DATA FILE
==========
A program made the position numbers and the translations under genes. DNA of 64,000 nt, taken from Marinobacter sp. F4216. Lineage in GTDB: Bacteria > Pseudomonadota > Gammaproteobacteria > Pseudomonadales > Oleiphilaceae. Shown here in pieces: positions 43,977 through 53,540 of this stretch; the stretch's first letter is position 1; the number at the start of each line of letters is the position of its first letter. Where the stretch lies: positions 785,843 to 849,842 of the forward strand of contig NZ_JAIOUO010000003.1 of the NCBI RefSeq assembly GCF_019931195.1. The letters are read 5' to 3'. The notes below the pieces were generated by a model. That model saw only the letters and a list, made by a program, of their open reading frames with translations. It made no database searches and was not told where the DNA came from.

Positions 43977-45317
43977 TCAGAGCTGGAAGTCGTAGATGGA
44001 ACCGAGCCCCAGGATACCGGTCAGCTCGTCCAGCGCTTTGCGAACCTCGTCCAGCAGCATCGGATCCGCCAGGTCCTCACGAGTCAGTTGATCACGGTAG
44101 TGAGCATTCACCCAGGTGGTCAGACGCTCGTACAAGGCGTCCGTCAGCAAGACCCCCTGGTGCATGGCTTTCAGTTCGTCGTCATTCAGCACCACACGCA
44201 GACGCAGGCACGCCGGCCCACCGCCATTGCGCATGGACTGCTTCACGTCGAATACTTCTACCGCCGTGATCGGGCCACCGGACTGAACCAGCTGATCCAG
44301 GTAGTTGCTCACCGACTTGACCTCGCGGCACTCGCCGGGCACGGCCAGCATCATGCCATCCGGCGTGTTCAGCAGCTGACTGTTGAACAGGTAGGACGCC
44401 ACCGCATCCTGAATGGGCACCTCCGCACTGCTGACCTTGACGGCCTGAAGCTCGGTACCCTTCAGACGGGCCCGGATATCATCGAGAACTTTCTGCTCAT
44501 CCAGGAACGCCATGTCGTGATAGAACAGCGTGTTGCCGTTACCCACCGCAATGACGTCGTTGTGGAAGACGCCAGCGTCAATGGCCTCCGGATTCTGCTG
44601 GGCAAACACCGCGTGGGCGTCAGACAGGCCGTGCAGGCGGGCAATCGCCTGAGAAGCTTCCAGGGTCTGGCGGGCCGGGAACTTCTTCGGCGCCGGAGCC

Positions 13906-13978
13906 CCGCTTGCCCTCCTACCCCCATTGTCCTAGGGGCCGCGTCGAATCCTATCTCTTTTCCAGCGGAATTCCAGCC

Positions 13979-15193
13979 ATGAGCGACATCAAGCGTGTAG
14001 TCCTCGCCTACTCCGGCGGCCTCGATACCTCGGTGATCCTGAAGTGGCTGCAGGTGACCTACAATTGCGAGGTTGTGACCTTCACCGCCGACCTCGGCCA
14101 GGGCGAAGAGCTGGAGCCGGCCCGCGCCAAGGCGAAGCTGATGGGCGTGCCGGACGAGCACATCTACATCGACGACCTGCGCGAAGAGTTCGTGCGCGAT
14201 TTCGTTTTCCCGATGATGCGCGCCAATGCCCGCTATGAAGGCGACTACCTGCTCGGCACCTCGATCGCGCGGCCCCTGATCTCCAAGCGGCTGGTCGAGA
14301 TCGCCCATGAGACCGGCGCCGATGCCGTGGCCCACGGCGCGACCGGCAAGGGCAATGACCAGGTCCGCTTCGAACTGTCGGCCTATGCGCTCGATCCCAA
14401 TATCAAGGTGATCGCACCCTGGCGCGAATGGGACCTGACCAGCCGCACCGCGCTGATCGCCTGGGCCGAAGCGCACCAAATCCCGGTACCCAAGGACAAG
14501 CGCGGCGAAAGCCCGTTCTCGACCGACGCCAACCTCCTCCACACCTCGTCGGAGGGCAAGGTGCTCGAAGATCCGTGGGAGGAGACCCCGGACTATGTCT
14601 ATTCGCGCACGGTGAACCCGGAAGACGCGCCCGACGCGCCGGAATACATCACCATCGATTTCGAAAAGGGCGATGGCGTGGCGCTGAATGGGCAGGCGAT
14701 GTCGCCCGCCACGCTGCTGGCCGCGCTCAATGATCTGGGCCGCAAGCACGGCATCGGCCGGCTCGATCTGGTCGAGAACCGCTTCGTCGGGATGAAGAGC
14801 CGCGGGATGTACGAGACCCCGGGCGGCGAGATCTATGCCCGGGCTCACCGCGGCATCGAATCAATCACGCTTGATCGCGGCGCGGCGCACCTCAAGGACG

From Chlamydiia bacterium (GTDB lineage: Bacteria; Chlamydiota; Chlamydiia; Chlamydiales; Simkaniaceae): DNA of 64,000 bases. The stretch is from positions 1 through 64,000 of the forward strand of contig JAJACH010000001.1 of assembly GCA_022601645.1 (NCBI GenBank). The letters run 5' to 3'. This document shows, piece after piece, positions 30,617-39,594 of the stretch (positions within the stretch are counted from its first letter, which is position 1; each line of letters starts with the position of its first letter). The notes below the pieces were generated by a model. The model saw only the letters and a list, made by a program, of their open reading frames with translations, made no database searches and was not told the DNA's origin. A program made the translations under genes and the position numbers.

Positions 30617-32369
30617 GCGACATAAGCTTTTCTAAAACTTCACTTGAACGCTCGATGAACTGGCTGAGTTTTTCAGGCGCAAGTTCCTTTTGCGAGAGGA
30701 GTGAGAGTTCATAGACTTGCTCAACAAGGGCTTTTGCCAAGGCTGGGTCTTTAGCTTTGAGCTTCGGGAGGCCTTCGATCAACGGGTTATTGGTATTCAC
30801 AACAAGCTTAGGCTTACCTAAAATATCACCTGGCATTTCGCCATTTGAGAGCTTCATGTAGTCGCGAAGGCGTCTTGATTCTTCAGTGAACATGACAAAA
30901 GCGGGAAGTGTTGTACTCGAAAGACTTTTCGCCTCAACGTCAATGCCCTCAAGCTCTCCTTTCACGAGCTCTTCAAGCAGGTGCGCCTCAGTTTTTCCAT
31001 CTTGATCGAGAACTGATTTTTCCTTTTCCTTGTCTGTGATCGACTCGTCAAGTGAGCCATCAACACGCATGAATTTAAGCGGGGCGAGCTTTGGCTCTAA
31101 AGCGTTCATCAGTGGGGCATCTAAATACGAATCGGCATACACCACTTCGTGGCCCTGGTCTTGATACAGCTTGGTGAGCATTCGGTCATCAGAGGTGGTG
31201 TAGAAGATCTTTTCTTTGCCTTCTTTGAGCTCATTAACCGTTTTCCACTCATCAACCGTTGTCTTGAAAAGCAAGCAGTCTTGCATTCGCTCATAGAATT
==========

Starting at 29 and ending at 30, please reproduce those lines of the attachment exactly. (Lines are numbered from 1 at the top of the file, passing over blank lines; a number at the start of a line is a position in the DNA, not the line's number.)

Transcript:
30901 GCGGGAAGTGTTGTACTCGAAAGACTTTTCGCCTCAACGTCAATGCCCTCAAGCTCTCCTTTCACGAGCTCTTCAAGCAGGTGCGCCTCAGTTTTTCCAT
31001 CTTGATCGAGAACTGATTTTTCCTTTTCCTTGTCTGTGATCGACTCGTCAAGTGAGCCATCAACACGCATGAATTTAAGCGGGGCGAGCTTTGGCTCTAA